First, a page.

Learning location?

I have below average velocity and throw about 65% of my pitches are strikes on my fastball anyway, but my problem is they come right down the middle? what are some drills I can do that will make me learn to use the corners? and hit my spots good?

I have some general remarks for you, and some specific ones.

Control arises from optimized, repeatable mechanics (that lead to a highly consistent release point).

IMO, you should spend as much time as you need optimizing your mechanics first, and control will very naturally follow.

Here are a couple of other ‘tricks’ that you can think about for making the most of your pitching mechanics, at whatever stage of refinement they are currently at:

(1) Wherever the catcher has set up, throw to a “dime” in his glove. I.e., don’t be satisfied by the concept of throwing to the strike zone, or the catcher’s glove–imagine a dime-sized spot inside the catcher’s glove and have as your goal to hit that dime on every pitch. (Does that mean you should beat yourself up when you fail to achieve this goal on every pitch? No. Setting high goals and stretching yourself to achieve them is much more about the “process” than any single “result”.)

(2) Keep your eyes focused on your target (the “dime”, see #1, above) from before your first motion to the plate until you have released the ball. Not every elite pitcher does this, but the ones who don’t look strange to us because they are exceptions. Do not underestimate the power of your eyes to provide quality feedback for your brain which, in turn, must pilot your body through a high quality pitch delivery. Our “predator configured” eyes–that is, both eyes located on the front of our face, for successful targeting and attacking of prey–are extremely powerful tools when locked on to a target that our brain is interested in.

All of that being said, you can imagine just the sort of drills pitchers have done since time began to develop control. Basically, they all boil down to drawing, constructing, buying, or whatever,… some kind of target to throw at. And then, repetitive throwing at the target.

Flippin is right on with his comment. To add to it, visualization is an underestimated tool. By visualizing the pitch you want to make you essentially program your body to perform the action.
Another “trick” if you will, is to try and throw the ball through the catcher’s mitt. this forces you to focus on the mitt and then eliminates the whole “placing” the ball issue that can come up when trying to hit a spot. I’ve found this technique to be very beneficial personally.

In addition to the great advice just posted, I’ve used the following with excellent results.

Taget your catcher’s L or R side of his mask. If your right-handed, target the right side (your right), if your left handed target his left side(your left). If on the other hand your tossing to a teammate, use the side(s) of his face.

The picture on the left is an example. The picture on the right is what you’ll actually see from the mound- 60+ feet away.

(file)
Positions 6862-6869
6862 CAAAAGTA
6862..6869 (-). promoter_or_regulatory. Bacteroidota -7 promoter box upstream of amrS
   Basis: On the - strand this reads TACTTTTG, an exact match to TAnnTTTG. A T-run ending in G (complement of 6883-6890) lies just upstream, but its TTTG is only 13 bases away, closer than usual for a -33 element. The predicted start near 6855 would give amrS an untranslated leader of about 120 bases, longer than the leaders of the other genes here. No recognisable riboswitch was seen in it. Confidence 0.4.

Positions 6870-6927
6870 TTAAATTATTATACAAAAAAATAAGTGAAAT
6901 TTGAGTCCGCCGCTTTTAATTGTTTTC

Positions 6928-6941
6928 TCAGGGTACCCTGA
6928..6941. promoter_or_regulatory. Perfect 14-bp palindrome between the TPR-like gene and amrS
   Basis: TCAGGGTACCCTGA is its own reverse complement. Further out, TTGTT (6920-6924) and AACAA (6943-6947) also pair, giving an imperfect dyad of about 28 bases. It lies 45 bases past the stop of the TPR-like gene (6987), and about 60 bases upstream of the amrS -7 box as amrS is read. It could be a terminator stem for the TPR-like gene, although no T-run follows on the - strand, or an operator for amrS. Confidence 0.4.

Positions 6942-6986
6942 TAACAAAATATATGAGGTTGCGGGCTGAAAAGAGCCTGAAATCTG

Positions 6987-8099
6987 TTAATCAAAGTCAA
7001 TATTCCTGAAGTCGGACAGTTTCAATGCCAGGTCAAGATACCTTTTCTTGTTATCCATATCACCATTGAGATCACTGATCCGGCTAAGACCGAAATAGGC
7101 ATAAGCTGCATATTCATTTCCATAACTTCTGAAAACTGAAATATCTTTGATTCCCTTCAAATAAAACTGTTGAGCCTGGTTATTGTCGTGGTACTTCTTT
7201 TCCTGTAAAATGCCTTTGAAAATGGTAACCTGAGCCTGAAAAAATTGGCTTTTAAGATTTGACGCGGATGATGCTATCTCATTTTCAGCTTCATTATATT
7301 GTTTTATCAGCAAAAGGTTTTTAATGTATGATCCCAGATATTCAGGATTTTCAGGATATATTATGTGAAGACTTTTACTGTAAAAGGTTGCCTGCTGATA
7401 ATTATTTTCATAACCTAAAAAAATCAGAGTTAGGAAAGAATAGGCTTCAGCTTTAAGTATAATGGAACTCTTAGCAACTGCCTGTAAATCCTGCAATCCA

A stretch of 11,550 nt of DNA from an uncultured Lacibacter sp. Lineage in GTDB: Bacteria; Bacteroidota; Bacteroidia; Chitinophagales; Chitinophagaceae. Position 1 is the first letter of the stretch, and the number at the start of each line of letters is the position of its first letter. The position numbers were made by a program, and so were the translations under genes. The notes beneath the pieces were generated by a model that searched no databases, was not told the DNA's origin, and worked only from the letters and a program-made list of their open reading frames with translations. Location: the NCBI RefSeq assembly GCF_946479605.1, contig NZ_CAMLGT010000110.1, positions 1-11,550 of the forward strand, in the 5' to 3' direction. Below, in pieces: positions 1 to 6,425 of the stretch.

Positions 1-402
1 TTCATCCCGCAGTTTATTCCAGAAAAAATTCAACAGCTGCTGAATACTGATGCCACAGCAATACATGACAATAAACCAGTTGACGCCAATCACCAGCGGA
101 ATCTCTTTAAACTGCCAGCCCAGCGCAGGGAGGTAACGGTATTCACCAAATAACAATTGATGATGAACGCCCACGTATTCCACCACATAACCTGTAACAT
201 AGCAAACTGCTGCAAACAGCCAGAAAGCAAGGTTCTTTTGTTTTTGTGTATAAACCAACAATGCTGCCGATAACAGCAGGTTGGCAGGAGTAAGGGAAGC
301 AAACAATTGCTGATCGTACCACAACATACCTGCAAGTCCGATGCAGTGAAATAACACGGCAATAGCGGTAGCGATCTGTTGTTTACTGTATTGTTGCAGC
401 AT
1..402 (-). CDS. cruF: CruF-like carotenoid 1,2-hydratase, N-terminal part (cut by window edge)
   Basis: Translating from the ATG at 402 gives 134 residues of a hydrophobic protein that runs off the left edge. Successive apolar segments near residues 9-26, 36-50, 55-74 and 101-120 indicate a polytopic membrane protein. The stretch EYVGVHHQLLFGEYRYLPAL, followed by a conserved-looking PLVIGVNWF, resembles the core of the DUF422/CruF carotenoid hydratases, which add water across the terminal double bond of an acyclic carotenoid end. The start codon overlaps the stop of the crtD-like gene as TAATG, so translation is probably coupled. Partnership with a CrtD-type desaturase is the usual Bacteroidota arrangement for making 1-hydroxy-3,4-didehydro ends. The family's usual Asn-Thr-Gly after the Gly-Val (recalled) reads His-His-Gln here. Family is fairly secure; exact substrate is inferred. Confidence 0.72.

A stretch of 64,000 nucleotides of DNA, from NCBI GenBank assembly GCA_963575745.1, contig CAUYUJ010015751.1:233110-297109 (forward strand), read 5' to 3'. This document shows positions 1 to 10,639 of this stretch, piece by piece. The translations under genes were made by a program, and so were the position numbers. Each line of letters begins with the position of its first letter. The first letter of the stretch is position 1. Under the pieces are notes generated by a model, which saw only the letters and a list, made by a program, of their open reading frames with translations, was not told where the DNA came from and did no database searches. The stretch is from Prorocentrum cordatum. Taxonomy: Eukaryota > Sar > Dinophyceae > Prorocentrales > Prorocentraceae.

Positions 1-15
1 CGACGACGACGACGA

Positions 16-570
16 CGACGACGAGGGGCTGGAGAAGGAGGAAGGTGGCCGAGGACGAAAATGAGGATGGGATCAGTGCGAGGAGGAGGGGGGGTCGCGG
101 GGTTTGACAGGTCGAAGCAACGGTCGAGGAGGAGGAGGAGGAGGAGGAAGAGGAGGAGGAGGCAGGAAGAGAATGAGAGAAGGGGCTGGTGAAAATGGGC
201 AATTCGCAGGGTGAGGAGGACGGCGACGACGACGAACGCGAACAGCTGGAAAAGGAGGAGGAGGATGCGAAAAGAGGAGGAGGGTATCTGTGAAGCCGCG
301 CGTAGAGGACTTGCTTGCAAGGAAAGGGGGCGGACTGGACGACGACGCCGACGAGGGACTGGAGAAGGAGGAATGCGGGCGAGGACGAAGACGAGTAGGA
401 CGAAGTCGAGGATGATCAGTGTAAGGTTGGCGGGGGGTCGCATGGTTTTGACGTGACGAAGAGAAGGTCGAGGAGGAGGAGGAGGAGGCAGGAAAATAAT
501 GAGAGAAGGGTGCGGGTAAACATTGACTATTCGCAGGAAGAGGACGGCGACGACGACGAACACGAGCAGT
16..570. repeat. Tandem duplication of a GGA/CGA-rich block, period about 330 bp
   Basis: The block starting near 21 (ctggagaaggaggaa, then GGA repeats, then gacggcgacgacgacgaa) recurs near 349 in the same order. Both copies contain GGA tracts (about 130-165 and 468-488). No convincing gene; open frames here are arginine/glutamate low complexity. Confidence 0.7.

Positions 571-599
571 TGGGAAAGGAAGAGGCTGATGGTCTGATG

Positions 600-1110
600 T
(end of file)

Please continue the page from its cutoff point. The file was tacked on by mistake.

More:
Also, it helps if you use a train’g ball like the one pictured below. Rawlings has an 850 just for train’g purposes. The ball is a few bucks ($3.50), however if you can’t find a train’g ball its no big thing.

The catcher’s mask as a target is excellent for stricter drills later on when your required to increase your location accuracy. The glove as a target is great at the begin’g - but you’ll find the mask technique gives you:

A stable target that doesn’t move, inning to inning like the glove can.
The mask is easier to pick up and maintain while going through your motion.
The mask offers a reference point when your in your “adjustment” phase during a game.
The mask as a target for all fastballs is better for the plate umpire to gauge strikes with when your trying to get back in the ZONE after an adjustment period of base on balls.

During my first pitching lessons - my pitching coach told me that I should try to hit within a catcher’s glove of the target area. I am in 9th grade and this seems to have helped me become more consistent with location and provided me something that was doable. I am sure I will need to become more accurate as I get older - but for a starting point this seems ok and gives pretty good feed back.

BTW - The coach also would set up inside or outside and he always wanted me to extend directly toward his mid line (he said to pretend like I was trying to hit him in the crotch with every pitch). This helped me to understand that hitting the outside or inside corners required only a small adjustment/step with the initial stride.

A drill he had me do between lessons was - to go out to a stripped parking lot - that was empty and had me measure off 60 feet put a plate down and the catcher would setup on the corners and I would try to hit these locations. What I found out was that to hit the corners only required my lead foot to land on either edge of the parking space line (about a 3 inch change in landing location). I was able to keep my arm motion pretty much the same.

Aim big, miss big. Aim small, miss small. [size=9](from the NPA)[/size]

Goes back to laflippin’s comment about aiming for a dime-size target. Pretty simple concept.

And kidmullen is correct - most adjustments pitchers need to make are small.